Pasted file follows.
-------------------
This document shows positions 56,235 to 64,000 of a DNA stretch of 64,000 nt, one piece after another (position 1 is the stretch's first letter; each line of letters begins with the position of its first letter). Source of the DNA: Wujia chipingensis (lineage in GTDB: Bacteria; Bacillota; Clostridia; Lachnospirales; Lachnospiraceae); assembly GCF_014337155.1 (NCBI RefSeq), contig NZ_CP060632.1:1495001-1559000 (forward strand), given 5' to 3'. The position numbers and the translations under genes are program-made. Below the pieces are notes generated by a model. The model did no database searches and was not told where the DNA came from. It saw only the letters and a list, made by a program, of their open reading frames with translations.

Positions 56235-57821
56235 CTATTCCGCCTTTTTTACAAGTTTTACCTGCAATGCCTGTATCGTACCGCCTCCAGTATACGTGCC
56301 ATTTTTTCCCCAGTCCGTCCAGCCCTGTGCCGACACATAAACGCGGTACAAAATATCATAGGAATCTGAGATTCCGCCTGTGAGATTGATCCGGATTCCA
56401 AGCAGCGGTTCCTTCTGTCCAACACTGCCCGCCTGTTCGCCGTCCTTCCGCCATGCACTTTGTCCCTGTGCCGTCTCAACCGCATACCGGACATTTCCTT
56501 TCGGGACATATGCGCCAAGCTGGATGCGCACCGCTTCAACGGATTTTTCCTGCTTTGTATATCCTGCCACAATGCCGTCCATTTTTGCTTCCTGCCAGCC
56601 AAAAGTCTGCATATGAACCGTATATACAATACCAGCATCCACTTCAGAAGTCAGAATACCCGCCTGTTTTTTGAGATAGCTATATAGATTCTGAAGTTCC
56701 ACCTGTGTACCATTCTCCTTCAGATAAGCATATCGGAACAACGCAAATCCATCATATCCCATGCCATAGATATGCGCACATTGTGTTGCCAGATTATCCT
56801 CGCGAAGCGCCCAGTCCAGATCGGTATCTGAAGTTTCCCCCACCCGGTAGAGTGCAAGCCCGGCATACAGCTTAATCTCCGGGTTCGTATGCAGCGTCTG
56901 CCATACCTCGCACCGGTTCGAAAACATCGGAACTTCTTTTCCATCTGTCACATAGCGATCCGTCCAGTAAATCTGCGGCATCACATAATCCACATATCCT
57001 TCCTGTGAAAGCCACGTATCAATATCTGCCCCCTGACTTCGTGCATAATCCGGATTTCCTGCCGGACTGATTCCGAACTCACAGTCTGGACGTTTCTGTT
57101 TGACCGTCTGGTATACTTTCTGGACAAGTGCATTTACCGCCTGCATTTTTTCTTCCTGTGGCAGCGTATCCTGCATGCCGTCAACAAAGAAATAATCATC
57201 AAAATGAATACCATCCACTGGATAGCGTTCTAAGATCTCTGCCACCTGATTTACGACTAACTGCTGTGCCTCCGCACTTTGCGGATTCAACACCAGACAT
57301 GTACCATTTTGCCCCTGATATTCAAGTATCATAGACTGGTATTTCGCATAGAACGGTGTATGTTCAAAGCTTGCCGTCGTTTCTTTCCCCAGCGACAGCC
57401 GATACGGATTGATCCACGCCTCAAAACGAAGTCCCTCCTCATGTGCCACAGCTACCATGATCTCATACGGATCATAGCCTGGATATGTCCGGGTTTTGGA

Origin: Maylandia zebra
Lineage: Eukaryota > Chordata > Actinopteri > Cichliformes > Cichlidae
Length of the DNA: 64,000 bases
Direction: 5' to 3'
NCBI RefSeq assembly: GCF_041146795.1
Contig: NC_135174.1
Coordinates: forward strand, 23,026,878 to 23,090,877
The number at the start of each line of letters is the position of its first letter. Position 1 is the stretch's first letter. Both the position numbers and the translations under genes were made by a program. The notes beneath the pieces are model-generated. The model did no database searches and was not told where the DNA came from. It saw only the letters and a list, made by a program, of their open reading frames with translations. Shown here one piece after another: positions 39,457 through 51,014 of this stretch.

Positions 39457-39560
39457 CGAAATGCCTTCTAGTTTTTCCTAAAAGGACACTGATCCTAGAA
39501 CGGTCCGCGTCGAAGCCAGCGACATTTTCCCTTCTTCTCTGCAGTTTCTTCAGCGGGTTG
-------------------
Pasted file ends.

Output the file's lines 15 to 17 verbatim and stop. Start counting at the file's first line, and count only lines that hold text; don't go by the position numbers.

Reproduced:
57401 GATACGGATTGATCCACGCCTCAAAACGAAGTCCCTCCTCATGTGCCACAGCTACCATGATCTCATACGGATCATAGCCTGGATATGTCCGGGTTTTGGA

Origin: Maylandia zebra
Lineage: Eukaryota > Chordata > Actinopteri > Cichliformes > Cichlidae